Tutorials » Translation Tools Today
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For centuries, the job of a translator was a coplex and solitary task. In addition to being fluent in more than one languages, translators were expected to be editors, academic researchers, experts in any number of fields, and graphics designers. Luckily today, there are countless tools to help simplify the process. By stripping translation down to the bare essentials, translators can focus on their craft and avoid the tedious aspects that bogged down the process in the past. And some tools can even make it a social experience! Here are some of the more popular translation tools today that have helped take the mystery out of translation:
Because so much text is both created and displayed digitally now, translations for printed text are becoming more and more of a thing of the past. Translation for text in mobile apps, websites, and software is a huge part of the industry, and has its own unique challenges. Rather than translating complete sentences and paragraphs, text is more frequently broken up into small chunks (or "strings"), many of which may be confusing or even impossible to translate without the right context.
Additionally, each medium that text is presented in may have its own structured format for storing the original text and its translations. Apple iOS apps for iPhone, for instance, may use a ".strings" file with a simple left/right original/translation format, while Android apps may use a specialized XML format that required nested tags of text and translations. Without the right tools, a specialized technical background would be needed to translate projects such as this.
Luckily, developers realized that translators don't necessarily have the same technical background they do, and most formats have specialized tool to help simplify the process, and even provide context, without the translator having to even see the original code, much less understand it.
One of the most popular formats for translating apps is the GNU "Gettext" format, which has strings and translations stored in specially-formatted files with a .po extension. Opening the .po file in a regular text editor might be a bit confusing for some, which is why the Poedit translation suite was developed. It displays the text in an easy-to-understand format and allows for what the developers call a "distraction-free approach," allowing translators to work faster. Once the translations are complete, the program will save them back into the file, formatted correctly and ready for the developer to use.
Other platforms and formats have their own specialized tools as well, which work in a similar fashion. Apple .strings files, for example, can be edited with the Localization Suite software, and Google has released its own online solution for translating Android apps called Google Translator Toolkit.Free Quote
While translation is typically considered an individual pursuit, with one translator localizing and entire project by him- or herself, lately there have been advances in social translation, or "crowdsourced" translation, where any number of translators work independently in individual segments of text which are then pieced back together into a whole, completed translation.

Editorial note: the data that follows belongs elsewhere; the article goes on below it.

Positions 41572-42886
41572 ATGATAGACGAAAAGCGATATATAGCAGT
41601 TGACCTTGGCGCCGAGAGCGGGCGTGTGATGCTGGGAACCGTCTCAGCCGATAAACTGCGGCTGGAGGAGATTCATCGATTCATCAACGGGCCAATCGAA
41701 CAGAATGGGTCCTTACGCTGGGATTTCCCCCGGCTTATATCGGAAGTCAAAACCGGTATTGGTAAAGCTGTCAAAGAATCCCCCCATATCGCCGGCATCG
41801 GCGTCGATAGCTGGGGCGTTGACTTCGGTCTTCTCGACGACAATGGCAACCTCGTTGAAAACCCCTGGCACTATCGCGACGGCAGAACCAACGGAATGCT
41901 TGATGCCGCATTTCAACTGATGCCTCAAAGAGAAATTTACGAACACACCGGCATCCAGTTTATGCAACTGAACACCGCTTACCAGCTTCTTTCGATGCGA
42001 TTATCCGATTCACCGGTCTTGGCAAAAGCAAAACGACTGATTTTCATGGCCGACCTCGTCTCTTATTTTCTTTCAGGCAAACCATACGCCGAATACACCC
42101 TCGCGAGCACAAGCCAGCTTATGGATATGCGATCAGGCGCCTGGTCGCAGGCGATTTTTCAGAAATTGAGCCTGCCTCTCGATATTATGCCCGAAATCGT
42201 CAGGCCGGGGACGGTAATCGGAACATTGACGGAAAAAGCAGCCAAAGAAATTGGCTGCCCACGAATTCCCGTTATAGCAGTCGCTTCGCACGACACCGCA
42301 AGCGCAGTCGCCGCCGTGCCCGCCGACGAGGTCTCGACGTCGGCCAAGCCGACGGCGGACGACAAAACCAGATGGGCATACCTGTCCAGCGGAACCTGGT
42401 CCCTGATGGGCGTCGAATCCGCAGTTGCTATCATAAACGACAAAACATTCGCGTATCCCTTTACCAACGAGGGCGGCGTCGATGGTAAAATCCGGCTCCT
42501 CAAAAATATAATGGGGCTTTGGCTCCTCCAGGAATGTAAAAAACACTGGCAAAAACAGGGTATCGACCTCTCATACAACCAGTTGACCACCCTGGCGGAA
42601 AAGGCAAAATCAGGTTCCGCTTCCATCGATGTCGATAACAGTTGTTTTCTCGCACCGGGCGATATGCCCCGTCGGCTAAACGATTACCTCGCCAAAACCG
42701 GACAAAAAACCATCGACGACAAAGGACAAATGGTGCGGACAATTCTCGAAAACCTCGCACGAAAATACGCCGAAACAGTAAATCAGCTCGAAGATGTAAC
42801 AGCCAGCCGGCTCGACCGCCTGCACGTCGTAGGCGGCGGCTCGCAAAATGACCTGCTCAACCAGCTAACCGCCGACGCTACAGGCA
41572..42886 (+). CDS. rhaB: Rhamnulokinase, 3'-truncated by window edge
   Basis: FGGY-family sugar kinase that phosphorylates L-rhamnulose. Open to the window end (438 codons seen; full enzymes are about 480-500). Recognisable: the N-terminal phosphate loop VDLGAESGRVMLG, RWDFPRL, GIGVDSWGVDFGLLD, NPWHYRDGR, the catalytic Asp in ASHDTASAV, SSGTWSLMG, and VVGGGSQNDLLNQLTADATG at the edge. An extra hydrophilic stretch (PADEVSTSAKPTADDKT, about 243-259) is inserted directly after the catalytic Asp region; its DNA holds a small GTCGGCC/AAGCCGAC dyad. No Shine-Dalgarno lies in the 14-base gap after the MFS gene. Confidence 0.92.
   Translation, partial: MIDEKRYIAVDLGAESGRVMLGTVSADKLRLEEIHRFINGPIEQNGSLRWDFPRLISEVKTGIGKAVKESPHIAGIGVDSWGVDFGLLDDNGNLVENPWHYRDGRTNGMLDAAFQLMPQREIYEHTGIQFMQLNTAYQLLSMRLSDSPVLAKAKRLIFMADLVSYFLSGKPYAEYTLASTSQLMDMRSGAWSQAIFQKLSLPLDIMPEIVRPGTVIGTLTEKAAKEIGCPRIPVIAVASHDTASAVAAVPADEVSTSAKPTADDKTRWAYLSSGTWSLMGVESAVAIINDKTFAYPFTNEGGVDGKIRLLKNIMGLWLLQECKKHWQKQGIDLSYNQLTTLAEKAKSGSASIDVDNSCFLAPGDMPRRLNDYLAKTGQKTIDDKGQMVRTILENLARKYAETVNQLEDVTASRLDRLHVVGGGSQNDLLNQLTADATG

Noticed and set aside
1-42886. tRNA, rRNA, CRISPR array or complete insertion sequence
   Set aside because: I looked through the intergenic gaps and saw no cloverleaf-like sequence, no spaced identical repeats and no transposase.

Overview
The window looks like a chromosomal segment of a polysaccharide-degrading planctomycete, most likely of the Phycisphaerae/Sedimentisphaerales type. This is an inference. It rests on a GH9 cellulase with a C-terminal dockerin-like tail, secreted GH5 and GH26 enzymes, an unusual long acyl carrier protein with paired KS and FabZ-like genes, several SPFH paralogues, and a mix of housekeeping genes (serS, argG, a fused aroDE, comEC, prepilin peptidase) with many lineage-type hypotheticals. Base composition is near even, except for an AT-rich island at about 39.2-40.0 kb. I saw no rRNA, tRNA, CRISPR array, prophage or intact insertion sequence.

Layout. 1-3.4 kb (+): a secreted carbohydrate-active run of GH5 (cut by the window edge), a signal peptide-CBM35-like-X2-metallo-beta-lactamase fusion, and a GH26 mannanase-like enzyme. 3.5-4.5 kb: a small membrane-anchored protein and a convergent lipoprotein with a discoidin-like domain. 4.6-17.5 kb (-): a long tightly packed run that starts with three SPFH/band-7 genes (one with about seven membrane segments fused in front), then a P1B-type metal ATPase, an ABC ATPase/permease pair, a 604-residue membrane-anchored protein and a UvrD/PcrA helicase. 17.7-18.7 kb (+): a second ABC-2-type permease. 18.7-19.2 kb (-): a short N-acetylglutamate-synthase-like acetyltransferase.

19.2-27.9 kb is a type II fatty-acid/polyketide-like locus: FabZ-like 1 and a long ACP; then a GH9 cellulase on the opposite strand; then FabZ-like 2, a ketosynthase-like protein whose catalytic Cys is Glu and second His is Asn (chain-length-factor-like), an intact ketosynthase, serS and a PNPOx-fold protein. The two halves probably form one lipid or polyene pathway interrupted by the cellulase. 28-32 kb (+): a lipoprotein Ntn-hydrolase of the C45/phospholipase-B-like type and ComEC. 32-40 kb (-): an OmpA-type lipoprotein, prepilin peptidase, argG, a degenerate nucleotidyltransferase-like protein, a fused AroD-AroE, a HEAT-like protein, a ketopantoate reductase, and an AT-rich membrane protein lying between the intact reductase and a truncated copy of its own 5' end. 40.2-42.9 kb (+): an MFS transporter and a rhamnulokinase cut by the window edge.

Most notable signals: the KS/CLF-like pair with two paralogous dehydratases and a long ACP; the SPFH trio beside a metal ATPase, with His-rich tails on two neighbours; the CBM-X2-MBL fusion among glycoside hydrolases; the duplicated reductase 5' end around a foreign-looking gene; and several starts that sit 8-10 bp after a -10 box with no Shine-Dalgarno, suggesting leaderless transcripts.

One of the more successful platforms for this kind of translation work is Ackuna. Developed specifically for translating apps, developers can upload their original text files regardless of format. Ackuna then parses the files for strings and displays them on its site. Thousands of volunteer translators then can see the text an translate it directly on the site, without ever having to download any specialized software or needing to know any of the technology it's working with, or even what platform the text will eventually end up on. Once the traslations have been submitted and voted on, the top translations are selected and placed back into the original file for the developers to plug in.
Some systems mentioned above work in this fashion as well. Google's Translator Toolkit, for example, allows multiple translaotrs and editors to be assigned to a project, where they can collaborate online and send question and comments to one another, as well as the developer, in order to provide the most accurate transltaion for the given text.
Cloud translation is a modern system of translation which hopes to bridge the gap between machine and traditional tranlation, ideally combining the speed of machine translation with the accuracy of the traditional. Cloud translation works by first translating the text by machine, then having human translators compare the original text and the translation and edit them for accuracy.
Translation Cloud operates in this fashion, working much like Ackuna, but with the added step of machine translation. Translators can choose to mark the translation as correct, submit their own, or vote on translations submitted by other translators.
Other systems work on this premise as well. The popular language-learning site Duo Lingo not only teaches users a new language, but also works as a translation platform in the backgrond. As users get more advanced, they are shown increasingly complex text to translate and be graded on, some of which may be news articles or academic texts. It works on the assumption that, if enough people agree on a translation, it is probably corect. An interesting way of killing two birds with one stone!
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Tutorials » Translation Tools Today